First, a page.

G.A.S. causes bloat, back pain, discomfort, and a general paranoia that your gear is holding you back from your full potential. I’m not talking about eating beans, I’m talking about Gear Acquisition Syndrome and it’s a serious condition that affects millions of Americans. While G.A.S. is not limited solely to outdoor adventurers (those are the only patients that I’m qualified to treat so we’ll focus on them for now) but also affects car enthusiasts, quilters, competitive shooters, and others. If you’re unsure whether you or a loved one is affected by G.A.S., let’s walk through the symptoms and treatment options.
As a longtime member of the Outdoor Retailer Association, I’ll openly admit that I took advantage of people afflicted with G.A.S.. They were easy to distinguish from the general population as they would come into the outdoor store I worked at frequently, always looking for the “latest and greatest”. Like an addict looking for their next fix, they would feel an irrational compulsion to buy things that they didn’t really need. The conversations, and justification of needing the latest and greatest, usually went something like this.
“The new kayak paddle this year shaves off .2 ounces by using an exotic hybrid of carbon fiber, graphene, and hummingbird stem cells? Well, that’s obviously the reason I had a hard time paddling 18 miles last week; my current paddle is too heavy!”
“Did you hear about the new Robo-Assist boot? It makes it feel like there’s 10lbs less in your backpack by assisting your legs up hills! If I had those, I would definitely go hike from the base of Mt. Mitchell to the top! Oh, and I’ll also need a solar panel to recharge the batteries while in camp, and probably several large extended batteries.”
“Wait wait wait…..they make inflatable flamingo tent stakes? I’ll take 8! They’ll go great with the Christmas lights and lawn chairs I take with me when backpacking.”
Even though the gear they have is perfectly acceptable, they’re convinced new gear, or more gear, will make for a better experience. This leads to added expense, anxiety, and only rarely in a good time.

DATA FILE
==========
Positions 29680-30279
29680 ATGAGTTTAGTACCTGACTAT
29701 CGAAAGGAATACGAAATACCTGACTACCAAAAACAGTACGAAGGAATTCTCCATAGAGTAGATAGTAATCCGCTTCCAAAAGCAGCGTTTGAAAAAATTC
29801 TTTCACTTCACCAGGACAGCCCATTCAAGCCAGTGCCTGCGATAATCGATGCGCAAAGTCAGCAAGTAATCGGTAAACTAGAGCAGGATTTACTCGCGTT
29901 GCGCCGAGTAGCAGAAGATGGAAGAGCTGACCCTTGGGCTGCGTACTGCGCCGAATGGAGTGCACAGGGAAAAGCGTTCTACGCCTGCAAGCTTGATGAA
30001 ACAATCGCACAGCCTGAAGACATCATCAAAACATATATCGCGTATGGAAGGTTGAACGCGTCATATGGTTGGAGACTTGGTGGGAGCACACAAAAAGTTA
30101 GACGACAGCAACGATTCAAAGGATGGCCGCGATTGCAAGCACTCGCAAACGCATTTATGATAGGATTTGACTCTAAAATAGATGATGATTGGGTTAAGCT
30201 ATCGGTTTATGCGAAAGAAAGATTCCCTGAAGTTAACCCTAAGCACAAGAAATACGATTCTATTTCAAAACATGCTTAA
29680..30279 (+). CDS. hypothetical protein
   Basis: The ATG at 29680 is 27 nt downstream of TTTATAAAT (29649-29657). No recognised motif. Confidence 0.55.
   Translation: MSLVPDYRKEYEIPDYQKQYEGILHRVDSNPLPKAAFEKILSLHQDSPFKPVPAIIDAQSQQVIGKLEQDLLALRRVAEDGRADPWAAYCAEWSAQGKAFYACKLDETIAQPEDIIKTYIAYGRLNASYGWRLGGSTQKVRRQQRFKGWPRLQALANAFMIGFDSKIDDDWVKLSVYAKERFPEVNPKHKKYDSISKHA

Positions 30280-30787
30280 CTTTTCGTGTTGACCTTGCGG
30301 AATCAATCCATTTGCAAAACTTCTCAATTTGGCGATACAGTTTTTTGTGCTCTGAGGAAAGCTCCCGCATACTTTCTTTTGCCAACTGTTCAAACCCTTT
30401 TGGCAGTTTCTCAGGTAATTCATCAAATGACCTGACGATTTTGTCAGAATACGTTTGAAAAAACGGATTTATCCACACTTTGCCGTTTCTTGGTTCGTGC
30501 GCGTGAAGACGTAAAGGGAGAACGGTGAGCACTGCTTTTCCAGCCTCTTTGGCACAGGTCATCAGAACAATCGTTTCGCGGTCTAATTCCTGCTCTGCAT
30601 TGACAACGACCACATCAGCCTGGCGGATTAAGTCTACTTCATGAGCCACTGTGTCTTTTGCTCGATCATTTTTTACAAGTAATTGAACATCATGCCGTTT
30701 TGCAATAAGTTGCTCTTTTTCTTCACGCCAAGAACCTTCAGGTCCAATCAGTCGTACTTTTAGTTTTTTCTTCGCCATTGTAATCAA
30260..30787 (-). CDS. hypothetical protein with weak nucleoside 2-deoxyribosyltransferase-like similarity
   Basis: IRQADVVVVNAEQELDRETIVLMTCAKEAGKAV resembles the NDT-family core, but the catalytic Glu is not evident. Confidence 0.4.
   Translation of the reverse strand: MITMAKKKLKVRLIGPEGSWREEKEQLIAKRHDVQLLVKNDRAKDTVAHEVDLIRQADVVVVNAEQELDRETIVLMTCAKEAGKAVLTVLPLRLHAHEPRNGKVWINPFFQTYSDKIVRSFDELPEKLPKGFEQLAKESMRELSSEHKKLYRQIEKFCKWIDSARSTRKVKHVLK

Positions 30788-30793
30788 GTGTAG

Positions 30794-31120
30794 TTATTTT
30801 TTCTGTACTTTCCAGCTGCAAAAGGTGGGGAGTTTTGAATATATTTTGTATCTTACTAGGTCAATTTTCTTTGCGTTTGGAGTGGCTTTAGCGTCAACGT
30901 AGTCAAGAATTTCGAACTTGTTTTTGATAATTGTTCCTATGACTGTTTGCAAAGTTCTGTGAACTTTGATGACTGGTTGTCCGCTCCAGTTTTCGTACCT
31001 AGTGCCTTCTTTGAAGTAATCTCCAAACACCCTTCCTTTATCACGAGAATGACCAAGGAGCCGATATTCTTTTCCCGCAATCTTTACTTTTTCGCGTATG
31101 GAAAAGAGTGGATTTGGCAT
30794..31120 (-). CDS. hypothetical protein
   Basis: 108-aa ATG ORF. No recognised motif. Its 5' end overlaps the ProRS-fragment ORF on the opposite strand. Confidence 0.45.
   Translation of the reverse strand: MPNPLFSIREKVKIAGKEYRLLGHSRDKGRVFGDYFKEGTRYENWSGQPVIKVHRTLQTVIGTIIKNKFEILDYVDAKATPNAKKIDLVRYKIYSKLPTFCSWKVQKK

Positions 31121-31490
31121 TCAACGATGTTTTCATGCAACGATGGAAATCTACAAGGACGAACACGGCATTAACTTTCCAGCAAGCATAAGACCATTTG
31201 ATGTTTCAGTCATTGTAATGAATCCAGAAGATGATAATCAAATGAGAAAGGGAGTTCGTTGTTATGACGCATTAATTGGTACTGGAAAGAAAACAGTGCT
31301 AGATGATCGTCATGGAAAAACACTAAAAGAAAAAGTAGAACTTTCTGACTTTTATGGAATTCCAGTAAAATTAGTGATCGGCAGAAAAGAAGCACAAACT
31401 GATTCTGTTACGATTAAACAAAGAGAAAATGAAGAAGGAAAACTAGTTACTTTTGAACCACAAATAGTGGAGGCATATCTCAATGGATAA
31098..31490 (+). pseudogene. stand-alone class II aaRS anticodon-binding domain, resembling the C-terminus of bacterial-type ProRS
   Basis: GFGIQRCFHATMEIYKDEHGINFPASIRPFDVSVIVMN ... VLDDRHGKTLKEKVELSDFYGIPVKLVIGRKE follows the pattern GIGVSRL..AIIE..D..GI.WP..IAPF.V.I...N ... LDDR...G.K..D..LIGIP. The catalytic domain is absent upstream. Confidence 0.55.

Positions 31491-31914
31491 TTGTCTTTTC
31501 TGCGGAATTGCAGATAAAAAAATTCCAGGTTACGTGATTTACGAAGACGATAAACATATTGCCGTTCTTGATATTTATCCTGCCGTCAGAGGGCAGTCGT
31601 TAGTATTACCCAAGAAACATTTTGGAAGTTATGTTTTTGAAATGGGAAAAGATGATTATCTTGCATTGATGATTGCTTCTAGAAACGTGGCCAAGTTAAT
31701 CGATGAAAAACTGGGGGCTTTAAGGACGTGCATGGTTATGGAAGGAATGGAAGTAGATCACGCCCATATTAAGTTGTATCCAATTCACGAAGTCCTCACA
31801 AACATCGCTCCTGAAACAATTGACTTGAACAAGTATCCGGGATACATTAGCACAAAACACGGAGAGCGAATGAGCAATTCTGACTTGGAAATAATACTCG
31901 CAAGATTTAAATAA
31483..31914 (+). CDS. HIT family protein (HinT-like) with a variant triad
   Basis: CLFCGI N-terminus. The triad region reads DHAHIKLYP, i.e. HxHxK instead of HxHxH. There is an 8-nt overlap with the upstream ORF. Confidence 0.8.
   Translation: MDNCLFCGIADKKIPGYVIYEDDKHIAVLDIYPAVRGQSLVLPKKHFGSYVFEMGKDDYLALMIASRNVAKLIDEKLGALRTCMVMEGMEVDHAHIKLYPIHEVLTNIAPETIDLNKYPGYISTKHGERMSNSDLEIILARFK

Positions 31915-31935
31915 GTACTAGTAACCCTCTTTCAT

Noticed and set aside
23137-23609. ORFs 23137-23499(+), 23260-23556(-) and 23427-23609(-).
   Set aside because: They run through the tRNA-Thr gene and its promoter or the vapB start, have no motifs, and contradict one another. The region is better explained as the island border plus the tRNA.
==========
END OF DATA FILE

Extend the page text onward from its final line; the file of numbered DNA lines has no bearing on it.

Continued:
Treatment options for those suffering from G.A.S. are limited, and are dependent on the patient’s willingness to tackle the problem head on. Sometimes, a spouse can initiate treatment with statements such as “There literally isn’t room in the garage for another canoe.” or “Why do you have fly rods hidden under the bed?” Much like an intervention, the patient will begin trying to rationalize their purchases and need for more gear; remember to hold their hand, look them deeply in their eyes, and tell them they really DON’T need more gear, they need to go out and use the gear they have more often.
A strange corollary to G.A.S. is that the more gear the person accumulates, they seemingly go out and use it less and less. I’ve seen patients make excuses to not go hiking on a day of slightly inclement weather because “my rain jacket doesn’t breathe as well as a new one would”. Or, “I want to hike the 77 miles of the Foothills Trail, but my tent weighs 6lbs. Maybe if I had a lighter tent I could do it.” This may come as a shock, but the average American could probably stand to lose a minimum of 6lbs…so instead of spending a few hundred dollars on a new tent, let’s actually follow through with that New Year’s resolution. Physical fitness overcomes shortcomings in gear 98% of the time.
Rehabilitation Test Case:
A patient of mine I will refer to as “Tactical Barbie” is a fairly new competitive shooter who has Stage 4 G.A.S. and I have been working with him slowly on the road to recovery. Competition coupled with an activity exacerbates G.A.S. because it tricks the patient into thinking he could win if only he had the newest gear to give him that edge. While that may be true at the very highest levels of competition, where the gear truly is holding back your potential, it is not the case for a middle-age man who does this for fun on the weekends. He has bought enough camouflage gear, specialty patches, and color-coordinating knives that it led to my giving him the name “Tactical Barbie”.
Every time he comes to me for a counseling session to prevent him from buying more gear, I instead try to funnel his desire for something new into self-improvement. For example, in his case, taking private lessons to improve handgun marksmanship which is his weakest area. For a kayaker, instead of buying the latest and greatest whitewater boat, I would suggest they spend that $1000 to instead go on a multiday paddling trip to a far flung location or improve their skills with focused classes at something like the Nantahala Outdoor Center or even our local United States National Whitewater Center. Skills and experience trump gear almost every time.
G.A.S. is a very dangerous disease that quietly kills fun in the outdoors. It is only of benefit to salesmen and the people like me who buy the “old” gear off of patients, who are convinced it’s useless even though it’s new in the box. So instead of pining after new gear this spring, get out and use the stuff you have.
Amish in the sense that, at one point, my family helped others raise barns.
Now I build websites to help others build their businesses.